Wednesday, July 25, 2007

Blacks rethink school choice

What a travesty, after all the suffering of the Little Rock Nine and countless others like them to integrate our schools, that we have allowed our public schools -- especially those "serving" low-income, minority children -- to be so horrible that black leaders in South Carolina and elsewhere are yearning for the days of segregation?!  

 Sen. Darrell Jackson remembers his days at racially segregated Atlas Road  Elementary School as good days.

 He knew the teachers. He knew the principal down the hall and the school  superintendent, too.

 Just as importantly, Jackson said, the educators knew him. They knew his  siblings and his family. They also understood his academic potential.
“Many, many African-Americans are longing for those days again,” said  Jackson, pastor of the 10,000-member Bible Way Church of Atlas Road just  outside the southeast Columbia city limits.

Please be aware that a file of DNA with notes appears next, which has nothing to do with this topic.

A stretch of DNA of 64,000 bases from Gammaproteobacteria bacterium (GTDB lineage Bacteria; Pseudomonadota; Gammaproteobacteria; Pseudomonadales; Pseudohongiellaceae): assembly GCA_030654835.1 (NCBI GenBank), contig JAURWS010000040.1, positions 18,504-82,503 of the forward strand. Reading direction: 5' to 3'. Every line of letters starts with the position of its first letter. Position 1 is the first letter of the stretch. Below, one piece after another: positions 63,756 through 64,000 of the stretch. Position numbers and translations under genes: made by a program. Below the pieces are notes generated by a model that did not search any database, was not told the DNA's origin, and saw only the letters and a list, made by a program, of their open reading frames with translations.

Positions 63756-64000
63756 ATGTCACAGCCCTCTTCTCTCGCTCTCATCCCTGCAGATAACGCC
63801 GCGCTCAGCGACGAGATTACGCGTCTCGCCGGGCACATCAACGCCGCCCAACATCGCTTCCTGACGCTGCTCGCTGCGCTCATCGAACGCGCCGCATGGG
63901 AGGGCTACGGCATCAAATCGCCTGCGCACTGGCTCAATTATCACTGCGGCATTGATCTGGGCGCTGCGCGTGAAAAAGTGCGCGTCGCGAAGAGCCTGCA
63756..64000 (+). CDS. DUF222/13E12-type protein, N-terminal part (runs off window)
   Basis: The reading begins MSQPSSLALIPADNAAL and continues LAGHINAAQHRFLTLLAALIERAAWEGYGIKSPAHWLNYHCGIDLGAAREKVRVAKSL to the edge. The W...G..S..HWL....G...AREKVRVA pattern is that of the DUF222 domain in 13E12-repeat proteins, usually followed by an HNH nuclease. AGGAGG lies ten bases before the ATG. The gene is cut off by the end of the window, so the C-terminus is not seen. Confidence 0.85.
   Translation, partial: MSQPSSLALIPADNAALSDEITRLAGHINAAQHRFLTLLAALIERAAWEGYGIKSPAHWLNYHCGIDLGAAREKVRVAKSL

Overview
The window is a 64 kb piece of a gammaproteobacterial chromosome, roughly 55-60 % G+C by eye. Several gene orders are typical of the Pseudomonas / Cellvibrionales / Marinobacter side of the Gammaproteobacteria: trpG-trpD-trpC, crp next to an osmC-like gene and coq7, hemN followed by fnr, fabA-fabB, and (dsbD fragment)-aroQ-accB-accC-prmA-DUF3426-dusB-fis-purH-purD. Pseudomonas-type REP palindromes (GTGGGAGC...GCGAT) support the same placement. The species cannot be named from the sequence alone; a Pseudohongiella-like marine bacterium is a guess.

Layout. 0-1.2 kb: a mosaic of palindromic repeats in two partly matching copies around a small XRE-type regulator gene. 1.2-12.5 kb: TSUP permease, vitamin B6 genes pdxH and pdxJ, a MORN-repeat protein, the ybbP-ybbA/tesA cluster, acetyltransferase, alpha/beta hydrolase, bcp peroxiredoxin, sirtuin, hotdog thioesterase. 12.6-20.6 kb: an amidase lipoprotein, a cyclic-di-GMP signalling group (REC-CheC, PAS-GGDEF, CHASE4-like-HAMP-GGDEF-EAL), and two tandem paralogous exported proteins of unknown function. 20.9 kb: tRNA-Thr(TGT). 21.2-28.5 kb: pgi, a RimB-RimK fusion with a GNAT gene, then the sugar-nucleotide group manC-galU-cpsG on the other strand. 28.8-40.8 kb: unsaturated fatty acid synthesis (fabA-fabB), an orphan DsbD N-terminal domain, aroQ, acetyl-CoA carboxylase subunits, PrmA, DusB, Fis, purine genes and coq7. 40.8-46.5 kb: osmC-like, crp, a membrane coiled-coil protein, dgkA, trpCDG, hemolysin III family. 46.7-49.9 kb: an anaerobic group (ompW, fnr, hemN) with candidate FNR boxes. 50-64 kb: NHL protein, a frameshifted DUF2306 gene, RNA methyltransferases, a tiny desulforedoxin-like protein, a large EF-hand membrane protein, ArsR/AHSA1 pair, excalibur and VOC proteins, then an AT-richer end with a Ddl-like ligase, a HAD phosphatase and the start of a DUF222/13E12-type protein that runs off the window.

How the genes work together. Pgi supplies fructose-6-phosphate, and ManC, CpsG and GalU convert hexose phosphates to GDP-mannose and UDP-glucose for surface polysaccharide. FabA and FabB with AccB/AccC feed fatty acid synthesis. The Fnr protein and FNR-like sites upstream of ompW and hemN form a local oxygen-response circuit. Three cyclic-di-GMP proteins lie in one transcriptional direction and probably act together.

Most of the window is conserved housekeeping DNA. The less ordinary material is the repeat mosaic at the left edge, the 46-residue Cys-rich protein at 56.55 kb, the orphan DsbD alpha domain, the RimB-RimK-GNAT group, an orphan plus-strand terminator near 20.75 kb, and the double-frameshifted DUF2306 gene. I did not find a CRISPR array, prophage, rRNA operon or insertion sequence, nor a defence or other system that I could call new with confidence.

Jackson, 50, is among a handful of black lawmakers who say they are  concerned that S.C. public schools are failing to educate poor and minority  children. Their concern could push the state’s years-long debate over school  choice and vouchers or tax credits for private school tuition over the finish  line in 2008.
Standing in the well of the Senate during a debate in May, Jackson, long  considered a public school defender, said he could see the day coming when he  would support school choice.
It would be a historic alliance — traditionally pro-public school black  Democrats, such as Jackson, joining with school choice advocates, largely  white Republicans — to allow parents to use public money to send their  children to better-performing public or private schools.


Blacks rethink school choice
Pastors, lawmakers say S.C. poorly educates many pupils
By RODDIE BURRIS, 7/22/07 <>

Sen. Darrell Jackson remembers his days at racially segregated Atlas Road Elementary School as good days.

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